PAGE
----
Gospel Reflection for the Fifth Sunday of Lent Year A – April 6th 2014
Full scripture for this Sunday is available on the Catholic Ireland website. Daily Scripture is also available. Our parish Prayers of the Faithful for this Sunday are made available on the Dublin Diocesan website.
There was a man named Lazarus who lived in the village of Bethany with the two sisters, Mary and Martha, and he was ill. – It was the same Mary, the sister of the sick man Lazarus, who anointed the Lord with ointment and wiped his feet with her hair. The sisters sent this message to Jesus, ‘Lord, the man you love is ill’. On receiving the message, Jesus said, ‘This sickness will end not in death but in God’s glory, and through it the Son of God will be glorified’.
Jesus loved Martha and her sister and Lazarus, yet when he heard that Lazarus was ill he stayed where he was for two more days before saying to the disciples, ‘Let us go to Judaea’. The disciples said, ‘Rabbi, it is not long since the Jews wanted to stone you; are you going back again?’ Jesus replied: ‘
Are there not twelve hours in the day?
A man can walk in the daytime without stumbling
because he has the light of this world to see by;
but if he walks at night he stumbles,
because there is no light to guide him.’
He said that and then added, ‘Our friend Lazarus is resting, I am going to wake him’. The disciples said to him, ‘Lord, if he is able to rest he is sure to get better’. The phrase Jesus used referred to the death of Lazarus, but they thought that by ‘rest’ he meant ‘sleep’, so Jesus put it plainly, ‘Lazarus is dead; and for your sake I am glad I was not there because now you will believe. But let us go to him.’ Then Thomas – known as the Twin – said to the other disciples, ‘Let us go too, and die with him’.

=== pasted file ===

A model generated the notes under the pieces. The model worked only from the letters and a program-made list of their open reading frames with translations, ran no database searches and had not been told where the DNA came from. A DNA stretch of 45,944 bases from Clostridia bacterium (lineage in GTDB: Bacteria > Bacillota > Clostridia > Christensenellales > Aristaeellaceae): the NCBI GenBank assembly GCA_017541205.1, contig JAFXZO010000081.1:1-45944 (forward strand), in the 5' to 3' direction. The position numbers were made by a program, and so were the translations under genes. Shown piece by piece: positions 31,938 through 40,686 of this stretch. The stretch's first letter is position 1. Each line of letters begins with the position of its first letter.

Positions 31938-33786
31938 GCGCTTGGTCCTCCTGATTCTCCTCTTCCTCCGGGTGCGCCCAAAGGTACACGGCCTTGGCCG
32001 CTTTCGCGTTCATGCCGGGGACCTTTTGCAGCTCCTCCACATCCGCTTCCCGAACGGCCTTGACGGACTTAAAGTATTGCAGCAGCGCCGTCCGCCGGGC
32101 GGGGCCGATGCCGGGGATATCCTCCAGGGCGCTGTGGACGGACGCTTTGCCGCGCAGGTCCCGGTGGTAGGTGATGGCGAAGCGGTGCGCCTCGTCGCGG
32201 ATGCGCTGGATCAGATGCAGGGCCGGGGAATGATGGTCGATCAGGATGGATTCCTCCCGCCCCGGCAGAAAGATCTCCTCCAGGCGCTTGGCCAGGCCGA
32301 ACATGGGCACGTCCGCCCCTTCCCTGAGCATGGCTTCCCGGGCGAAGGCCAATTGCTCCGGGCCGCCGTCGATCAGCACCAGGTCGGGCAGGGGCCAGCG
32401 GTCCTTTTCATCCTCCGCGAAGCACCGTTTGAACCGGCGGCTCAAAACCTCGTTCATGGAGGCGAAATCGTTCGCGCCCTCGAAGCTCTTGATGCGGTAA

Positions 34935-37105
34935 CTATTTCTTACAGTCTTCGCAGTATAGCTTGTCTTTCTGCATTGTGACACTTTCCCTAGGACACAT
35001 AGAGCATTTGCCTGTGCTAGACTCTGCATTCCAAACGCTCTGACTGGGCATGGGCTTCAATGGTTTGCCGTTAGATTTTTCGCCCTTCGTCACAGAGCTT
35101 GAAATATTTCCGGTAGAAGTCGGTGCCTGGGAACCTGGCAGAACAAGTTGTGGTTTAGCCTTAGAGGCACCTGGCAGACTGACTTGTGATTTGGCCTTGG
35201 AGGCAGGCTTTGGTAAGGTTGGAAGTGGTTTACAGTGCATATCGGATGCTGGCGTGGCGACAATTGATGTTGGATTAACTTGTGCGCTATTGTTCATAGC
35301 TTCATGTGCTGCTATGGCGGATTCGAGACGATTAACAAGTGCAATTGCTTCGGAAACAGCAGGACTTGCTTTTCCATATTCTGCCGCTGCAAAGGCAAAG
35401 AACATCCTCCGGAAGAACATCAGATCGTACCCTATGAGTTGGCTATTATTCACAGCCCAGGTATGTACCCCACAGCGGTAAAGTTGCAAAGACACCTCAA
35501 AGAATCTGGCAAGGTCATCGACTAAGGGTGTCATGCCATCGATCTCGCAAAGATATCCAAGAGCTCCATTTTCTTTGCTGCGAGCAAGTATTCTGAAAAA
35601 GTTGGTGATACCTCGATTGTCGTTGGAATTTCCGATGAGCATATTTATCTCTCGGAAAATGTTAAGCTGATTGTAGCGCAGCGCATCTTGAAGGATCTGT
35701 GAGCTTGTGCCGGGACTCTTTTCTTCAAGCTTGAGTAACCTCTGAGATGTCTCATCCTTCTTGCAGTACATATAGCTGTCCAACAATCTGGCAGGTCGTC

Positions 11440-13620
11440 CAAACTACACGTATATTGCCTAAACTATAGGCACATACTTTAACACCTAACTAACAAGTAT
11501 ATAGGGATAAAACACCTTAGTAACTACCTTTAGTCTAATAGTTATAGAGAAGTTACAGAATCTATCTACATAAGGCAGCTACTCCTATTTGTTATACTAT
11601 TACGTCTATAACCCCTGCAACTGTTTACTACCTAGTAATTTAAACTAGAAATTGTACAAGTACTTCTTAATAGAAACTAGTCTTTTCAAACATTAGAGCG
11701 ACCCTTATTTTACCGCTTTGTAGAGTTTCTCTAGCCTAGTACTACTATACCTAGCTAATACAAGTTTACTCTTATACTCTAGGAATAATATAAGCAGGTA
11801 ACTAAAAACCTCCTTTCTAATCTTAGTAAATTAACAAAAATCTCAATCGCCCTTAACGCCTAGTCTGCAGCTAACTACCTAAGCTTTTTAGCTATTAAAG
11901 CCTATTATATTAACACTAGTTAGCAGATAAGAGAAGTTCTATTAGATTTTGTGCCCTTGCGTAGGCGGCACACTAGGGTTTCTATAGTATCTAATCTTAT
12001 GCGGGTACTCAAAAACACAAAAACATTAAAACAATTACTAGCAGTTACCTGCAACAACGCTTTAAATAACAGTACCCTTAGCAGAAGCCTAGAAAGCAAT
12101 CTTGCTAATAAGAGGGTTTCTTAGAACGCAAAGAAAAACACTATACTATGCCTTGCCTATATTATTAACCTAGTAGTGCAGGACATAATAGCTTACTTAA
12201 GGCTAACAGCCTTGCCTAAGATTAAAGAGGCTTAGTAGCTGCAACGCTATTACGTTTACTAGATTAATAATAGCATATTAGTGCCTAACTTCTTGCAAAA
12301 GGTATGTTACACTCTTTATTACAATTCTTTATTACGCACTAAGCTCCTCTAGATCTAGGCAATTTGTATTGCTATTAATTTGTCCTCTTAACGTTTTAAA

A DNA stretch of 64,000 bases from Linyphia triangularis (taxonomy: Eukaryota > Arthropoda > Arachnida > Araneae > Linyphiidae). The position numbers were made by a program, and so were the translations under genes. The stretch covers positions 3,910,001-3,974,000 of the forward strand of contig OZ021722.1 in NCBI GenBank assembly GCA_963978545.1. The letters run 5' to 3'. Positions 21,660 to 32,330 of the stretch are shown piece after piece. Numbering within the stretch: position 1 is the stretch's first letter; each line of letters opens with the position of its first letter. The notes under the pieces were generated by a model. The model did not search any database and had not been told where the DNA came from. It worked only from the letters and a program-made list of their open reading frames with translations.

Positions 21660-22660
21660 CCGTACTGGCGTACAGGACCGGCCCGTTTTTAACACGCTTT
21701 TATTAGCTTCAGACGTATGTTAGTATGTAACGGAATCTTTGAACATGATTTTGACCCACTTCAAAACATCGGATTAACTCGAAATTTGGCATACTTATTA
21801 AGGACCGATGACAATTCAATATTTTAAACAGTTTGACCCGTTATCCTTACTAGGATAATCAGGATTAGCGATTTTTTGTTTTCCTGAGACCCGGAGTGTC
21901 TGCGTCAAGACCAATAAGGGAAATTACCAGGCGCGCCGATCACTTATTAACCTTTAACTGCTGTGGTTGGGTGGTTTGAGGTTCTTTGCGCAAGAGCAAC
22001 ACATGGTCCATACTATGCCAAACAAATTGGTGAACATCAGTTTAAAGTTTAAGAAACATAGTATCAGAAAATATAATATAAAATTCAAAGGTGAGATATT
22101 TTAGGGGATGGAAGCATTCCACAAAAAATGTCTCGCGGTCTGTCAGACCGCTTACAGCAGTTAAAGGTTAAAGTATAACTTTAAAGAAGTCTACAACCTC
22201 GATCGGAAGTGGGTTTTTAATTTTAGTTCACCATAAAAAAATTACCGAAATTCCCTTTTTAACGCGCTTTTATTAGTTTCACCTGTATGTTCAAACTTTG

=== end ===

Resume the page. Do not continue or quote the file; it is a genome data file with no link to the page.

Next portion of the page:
On arriving, Jesus found that Lazarus had been in the tomb for four days already. Bethany is only about two miles from Jerusalem, and many Jews had come to Martha and Mary to sympathise with them over their brother. When Martha heard that Jesus had come she went to meet him. Mary remained sitting in the house. Martha said to Jesus, ‘If you had been here, my brother would not have died, but I know that, even now, whatever you ask of God, he will grant you’. ‘Your brother’ said Jesus to her ‘will rise again.’ Martha said, ’1 know he will rise again at the resurrection on the last day’. Jesus said:
‘I am the resurrection.
If anyone believes in me, even though he dies he will live,
and whoever lives and believes in me
will never die.
Do you believe this?’
‘Yes, Lord,’ she said ‘I believe that you are the Christ, the Son of God, the one who was to come into this world.’ When she had said this, she went and called her sister Mary, saying in a low voice, ‘The Master is here and wants to see you’. Hearing this, Mary got up quickly and went to him. Jesus had not yet come into the village; he was still at the place where Martha had met him. When the Jews who were in the house sympathising with Mary saw her get up so quickly and go out, they followed her, thinking that she was going to the tomb to weep there.